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  3. Great concept! Self-financing (someday maybe cloud funding assisted?), full (or accelerated) equity ownership, transportability (local conditions can change adversely over time), extremely efficient use of resources (when did mindless wastefulness become normalized in the US), real innovation in affordable architecture (not green McMansions), the beginning of the end wage slavery, reduced impact on the environment thru smaller human lifestyle footprint, and a great antidote to a predatory lending system that is beyond accountability. What’s not to like? Hey, how about tiny home rallies (like motorcycle rallies), farm/tiny home co-op villages, maker workshop/tiny home R&D parks, outdoor recreation/tiny home vacation parks, restoration ecology/tiny home ventures (where tiny home dwellers get to stay for free in return for planting trees, cleaning up creeks & riverbanks, restoring wildlife habitats, and clearing forest fire hazards)? When smart, creative people with green values have a lower cost of living, more free time, and extreme mobility, then all sorts of great things could happen. God, The System is probably going to hate all this!

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  4. This is a fascinating subject to me. I have been in the real estate industry in finance and rental housing for over 30 years. The affordability issue is answered by renting but that just drives up costs also. So your vision would satisfy the need. The only problem that I see with tiny houses is market acceptance. We still continue to build very large homes to satisfy consumer demand. I would love the opportunity to discuss your vision further.
    Thanks
    Jim

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  5. I have been interested in the Tiny House movement for about two months now. Someone sent me a post on Facebook about a Tumbleweed home and I was forever hooked. I received a blog on the Minim House in one of the Tiny House Talk newsletter a few days ago and that was the one! I am super interested in the cost of that house and could one be built for me down the road? I may have to scrimp and save, but I LOVE this house! No loft and open space! One of the things I loved (besides the space) was the versatility of the furniture! That totally did it for me! Let me know if you’re going to go public with builds or plans of this house. Thanks! :D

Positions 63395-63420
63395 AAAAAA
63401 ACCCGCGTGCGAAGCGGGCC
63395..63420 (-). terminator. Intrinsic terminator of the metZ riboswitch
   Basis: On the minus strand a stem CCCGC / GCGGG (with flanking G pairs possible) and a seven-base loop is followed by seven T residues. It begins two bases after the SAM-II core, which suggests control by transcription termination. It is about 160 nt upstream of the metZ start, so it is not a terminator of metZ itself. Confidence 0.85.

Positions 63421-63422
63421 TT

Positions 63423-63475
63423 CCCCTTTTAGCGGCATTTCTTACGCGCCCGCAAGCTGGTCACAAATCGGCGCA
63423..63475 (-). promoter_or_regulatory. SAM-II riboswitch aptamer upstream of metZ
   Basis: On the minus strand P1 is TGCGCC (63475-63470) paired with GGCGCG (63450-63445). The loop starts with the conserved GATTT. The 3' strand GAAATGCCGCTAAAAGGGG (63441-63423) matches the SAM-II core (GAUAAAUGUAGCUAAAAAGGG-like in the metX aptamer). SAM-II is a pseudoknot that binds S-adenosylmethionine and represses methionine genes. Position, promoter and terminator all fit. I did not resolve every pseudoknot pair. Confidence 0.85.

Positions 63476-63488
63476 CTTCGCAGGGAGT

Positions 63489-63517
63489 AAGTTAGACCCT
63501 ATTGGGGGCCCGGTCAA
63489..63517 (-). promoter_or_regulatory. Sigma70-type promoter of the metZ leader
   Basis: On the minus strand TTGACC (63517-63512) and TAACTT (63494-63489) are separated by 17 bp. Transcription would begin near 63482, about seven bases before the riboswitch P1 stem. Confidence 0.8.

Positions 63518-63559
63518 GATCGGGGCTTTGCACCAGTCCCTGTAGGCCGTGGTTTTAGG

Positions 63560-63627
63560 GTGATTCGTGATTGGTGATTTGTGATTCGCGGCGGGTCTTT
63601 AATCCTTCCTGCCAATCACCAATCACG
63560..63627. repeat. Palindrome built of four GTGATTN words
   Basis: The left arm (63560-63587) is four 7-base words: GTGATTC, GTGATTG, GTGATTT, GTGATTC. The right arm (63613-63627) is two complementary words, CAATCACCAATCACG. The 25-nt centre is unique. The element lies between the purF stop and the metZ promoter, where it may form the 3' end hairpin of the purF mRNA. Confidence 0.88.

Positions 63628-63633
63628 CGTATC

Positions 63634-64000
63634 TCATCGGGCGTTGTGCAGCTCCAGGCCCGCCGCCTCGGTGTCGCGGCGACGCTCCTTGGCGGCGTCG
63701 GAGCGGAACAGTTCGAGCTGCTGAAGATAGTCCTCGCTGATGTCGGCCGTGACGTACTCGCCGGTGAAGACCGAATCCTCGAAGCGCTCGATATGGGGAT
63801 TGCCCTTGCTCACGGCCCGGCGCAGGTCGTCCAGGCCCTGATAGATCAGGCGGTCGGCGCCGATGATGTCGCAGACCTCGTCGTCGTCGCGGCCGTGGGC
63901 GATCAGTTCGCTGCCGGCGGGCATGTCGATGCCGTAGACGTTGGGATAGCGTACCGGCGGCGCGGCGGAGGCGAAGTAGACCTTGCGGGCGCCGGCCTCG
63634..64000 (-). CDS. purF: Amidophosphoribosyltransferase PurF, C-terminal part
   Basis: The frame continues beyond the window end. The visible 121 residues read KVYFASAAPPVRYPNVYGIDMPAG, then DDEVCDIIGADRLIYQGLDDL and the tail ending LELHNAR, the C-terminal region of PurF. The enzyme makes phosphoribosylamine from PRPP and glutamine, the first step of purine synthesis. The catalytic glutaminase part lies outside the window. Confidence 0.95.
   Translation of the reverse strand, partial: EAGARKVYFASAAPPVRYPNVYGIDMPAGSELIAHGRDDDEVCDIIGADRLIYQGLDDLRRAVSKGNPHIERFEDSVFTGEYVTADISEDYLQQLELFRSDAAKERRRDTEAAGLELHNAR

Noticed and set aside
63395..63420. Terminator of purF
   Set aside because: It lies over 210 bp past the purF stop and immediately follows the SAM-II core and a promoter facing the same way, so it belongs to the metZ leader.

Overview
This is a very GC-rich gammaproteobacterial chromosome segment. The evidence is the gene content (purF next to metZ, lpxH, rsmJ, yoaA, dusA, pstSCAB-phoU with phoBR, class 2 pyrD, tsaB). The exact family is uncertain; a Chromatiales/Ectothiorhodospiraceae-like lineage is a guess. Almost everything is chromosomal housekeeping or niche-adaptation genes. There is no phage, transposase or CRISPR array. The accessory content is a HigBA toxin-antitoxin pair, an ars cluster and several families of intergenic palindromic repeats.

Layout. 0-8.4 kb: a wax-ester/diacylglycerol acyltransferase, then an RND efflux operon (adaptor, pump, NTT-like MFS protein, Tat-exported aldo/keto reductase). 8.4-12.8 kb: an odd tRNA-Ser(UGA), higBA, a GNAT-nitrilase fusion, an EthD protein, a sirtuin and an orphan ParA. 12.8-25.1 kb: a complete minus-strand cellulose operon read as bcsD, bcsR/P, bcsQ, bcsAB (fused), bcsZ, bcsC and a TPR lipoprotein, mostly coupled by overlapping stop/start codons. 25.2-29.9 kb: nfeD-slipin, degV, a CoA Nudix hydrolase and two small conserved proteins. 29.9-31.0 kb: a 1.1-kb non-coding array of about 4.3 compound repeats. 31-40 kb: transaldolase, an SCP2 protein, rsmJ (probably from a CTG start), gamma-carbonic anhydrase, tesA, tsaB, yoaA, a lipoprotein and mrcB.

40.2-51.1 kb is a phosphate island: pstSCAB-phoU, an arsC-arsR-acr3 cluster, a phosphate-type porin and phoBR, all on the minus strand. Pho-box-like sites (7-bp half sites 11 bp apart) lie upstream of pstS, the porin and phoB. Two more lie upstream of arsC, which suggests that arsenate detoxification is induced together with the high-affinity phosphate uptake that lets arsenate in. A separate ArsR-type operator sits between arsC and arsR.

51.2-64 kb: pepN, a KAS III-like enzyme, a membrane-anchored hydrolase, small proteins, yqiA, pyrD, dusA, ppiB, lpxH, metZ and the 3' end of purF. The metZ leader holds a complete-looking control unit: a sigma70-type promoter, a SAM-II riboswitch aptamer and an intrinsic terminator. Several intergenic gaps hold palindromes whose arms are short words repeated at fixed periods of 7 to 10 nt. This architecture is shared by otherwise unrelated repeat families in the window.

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  6. Love this – I live on a boat – another version of a tiny house. Our family of 4 lives in probably about 400 sf. I love that so many of the efficiencies that appear in tiny homes come originally from boats :)

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  7. Hey my name is robert. I love the tiny hose movement. I am also lookin to build my own. I work for a construction company and always have to rent a place near the job. Each job normally last 2-3 years and its off to the next project. And by the way its road construction I work at. One of these would be perfect. I would love to talk to jay about the matchbox. My biggest concern is connecting the house to the trailer. Is there anyway I cold talk to one of you guys. Im willing to pay or donate to your community efforts.
    Thanks robert

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  8. My sister is interested in having a tiny house built and installed in Washington, Oregon or California. Are you able to do this?

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  9. Are there plans to build a community within the DC area that people like me could build or purchase tiny homes near YOUR tiny homes? I think a community like this would be very successful and my fiance and I would love to be a part of it!

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    • That all depends on the space we end up in. We don’t know how big that spot will be, but if it’s large enough to accommodate a few more, we’d certainly be interested in having some company!

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      • Great! We would love to be kept up-to-date with the progress on the space and if there is anything we can do to help find something let us know!

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  10. I will be building my house soon! I had a few questions about sips panels and rain catchment..

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  11. We are going to be in DC on March 17th and 18th 2016 and would love to come look at your Boneyard houses. I can’t find any information on the website about open houses this year, or if we can just drop by. Please let me know as soon as possible.

    Thanks!
    Lonna

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  12. Do you have one already built I could rent?